Reps. to HHS: What of 2007 mental health recommendations?

Some of the measures proposed by President Obama following December’s Newtown massacre bear a striking resemblance to recommendations made after the 2007 Virginia Tech shooting spree, a bipartisan group of House lawmakers said Thursday.

The group of six members of the Energy and Commerce Committee wants to know what became of the George W. Bush-era proposals to better identify and treat people with mental health problems.

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“Despite evidence that prevention and treatment services can be effective, fewer than 40 percent of Americans experiencing mental illness receive treatment in a given year,” the group wrote in a letter sent Thursday to Health and Human Services (HHS) Secretary Kathleen Sebelius.

Following Seung-Hui Cho’s rampage at Virginia Tech, which left 32 people dead, Bush directed HHS and the Justice Department to issue recommendations for steps the federal government could take to prevent a repeat of the tragedy.

“Some of the recommendations made in the Report following Virginia Tech appear to be similar to proposals that were presented by the President on January 16, 2013, after the Newtown tragedy, to address concerns about access to mental health treatment,” the lawmakers wrote.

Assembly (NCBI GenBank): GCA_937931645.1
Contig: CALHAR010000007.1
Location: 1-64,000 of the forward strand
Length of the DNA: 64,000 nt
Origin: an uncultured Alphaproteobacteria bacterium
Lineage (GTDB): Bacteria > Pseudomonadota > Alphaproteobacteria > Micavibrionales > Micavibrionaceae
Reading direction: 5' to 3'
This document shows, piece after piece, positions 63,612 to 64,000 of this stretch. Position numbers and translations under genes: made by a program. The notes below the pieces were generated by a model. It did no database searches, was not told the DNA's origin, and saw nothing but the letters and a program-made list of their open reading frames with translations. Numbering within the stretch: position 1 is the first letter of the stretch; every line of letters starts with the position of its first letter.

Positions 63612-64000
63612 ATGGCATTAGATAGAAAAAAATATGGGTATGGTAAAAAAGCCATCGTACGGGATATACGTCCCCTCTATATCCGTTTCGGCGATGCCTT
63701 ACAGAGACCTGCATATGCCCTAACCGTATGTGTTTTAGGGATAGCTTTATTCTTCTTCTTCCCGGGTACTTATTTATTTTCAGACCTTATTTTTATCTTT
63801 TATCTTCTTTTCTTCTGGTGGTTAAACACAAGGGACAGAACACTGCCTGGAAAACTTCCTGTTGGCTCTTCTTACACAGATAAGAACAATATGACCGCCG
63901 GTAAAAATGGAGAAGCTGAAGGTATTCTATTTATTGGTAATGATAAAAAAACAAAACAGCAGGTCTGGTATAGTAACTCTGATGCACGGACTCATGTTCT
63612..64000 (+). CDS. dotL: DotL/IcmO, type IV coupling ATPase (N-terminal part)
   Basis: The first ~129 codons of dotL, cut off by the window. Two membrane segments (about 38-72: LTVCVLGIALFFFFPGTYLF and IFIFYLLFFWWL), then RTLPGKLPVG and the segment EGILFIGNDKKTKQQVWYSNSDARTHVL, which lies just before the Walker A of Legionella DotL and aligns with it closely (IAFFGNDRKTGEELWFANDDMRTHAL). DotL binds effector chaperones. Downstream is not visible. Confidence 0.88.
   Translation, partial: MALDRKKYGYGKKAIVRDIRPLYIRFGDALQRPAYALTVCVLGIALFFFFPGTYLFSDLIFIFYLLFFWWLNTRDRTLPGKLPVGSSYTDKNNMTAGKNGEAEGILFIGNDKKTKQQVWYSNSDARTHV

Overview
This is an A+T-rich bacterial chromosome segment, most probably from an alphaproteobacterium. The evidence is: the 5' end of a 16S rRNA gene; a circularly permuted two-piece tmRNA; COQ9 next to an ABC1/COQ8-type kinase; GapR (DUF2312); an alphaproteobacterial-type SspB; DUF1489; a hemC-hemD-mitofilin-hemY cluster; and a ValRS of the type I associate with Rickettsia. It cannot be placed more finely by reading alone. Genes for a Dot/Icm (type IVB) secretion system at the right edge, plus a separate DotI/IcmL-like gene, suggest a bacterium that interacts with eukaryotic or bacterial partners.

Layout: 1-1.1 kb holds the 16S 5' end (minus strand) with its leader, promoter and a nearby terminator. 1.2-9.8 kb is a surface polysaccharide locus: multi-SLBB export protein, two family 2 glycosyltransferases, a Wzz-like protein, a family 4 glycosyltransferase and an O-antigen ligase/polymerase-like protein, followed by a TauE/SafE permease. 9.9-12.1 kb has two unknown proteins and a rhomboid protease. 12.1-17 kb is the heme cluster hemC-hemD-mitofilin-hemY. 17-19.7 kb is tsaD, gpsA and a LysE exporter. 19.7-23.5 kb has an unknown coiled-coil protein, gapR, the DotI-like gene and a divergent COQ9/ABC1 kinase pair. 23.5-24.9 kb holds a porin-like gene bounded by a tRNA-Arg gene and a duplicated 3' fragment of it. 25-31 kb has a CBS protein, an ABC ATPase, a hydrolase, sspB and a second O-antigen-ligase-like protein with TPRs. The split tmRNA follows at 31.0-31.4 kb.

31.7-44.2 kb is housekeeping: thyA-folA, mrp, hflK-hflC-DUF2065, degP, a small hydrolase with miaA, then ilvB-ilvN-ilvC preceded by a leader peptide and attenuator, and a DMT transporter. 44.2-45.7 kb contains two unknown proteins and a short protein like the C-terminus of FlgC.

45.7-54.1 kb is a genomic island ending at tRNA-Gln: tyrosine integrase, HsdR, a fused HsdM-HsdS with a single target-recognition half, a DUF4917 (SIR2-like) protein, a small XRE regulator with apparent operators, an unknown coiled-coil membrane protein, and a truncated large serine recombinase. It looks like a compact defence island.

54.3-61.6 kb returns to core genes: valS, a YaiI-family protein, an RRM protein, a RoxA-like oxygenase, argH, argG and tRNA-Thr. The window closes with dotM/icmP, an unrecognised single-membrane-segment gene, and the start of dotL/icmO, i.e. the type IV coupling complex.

They submitted a list of 11 2007 recommendations that dealt with mental health issues and asked Sebelius to provide status updates on each by Feb. 21.

“In order to determine what actions were taken after previous tragedies, and whether those actions were effective, the committee seeks information on the status of HHS’s efforts to implement the recommendations made in the 2007 Report following the Virginia Tech shootings," the lawmakers wrote.

The letter is signed by the panel’s chairman, Rep. Fred Upton (R-Mich.), its ranking Democrat, Rep. Henry Waxman (D-Calif.), and Reps. Tim Murphy (R-Pa.), Diana DeGette (D-Colo.), Marsha Blackburn (R-Tenn.) and Michael Burgess (R-Texas).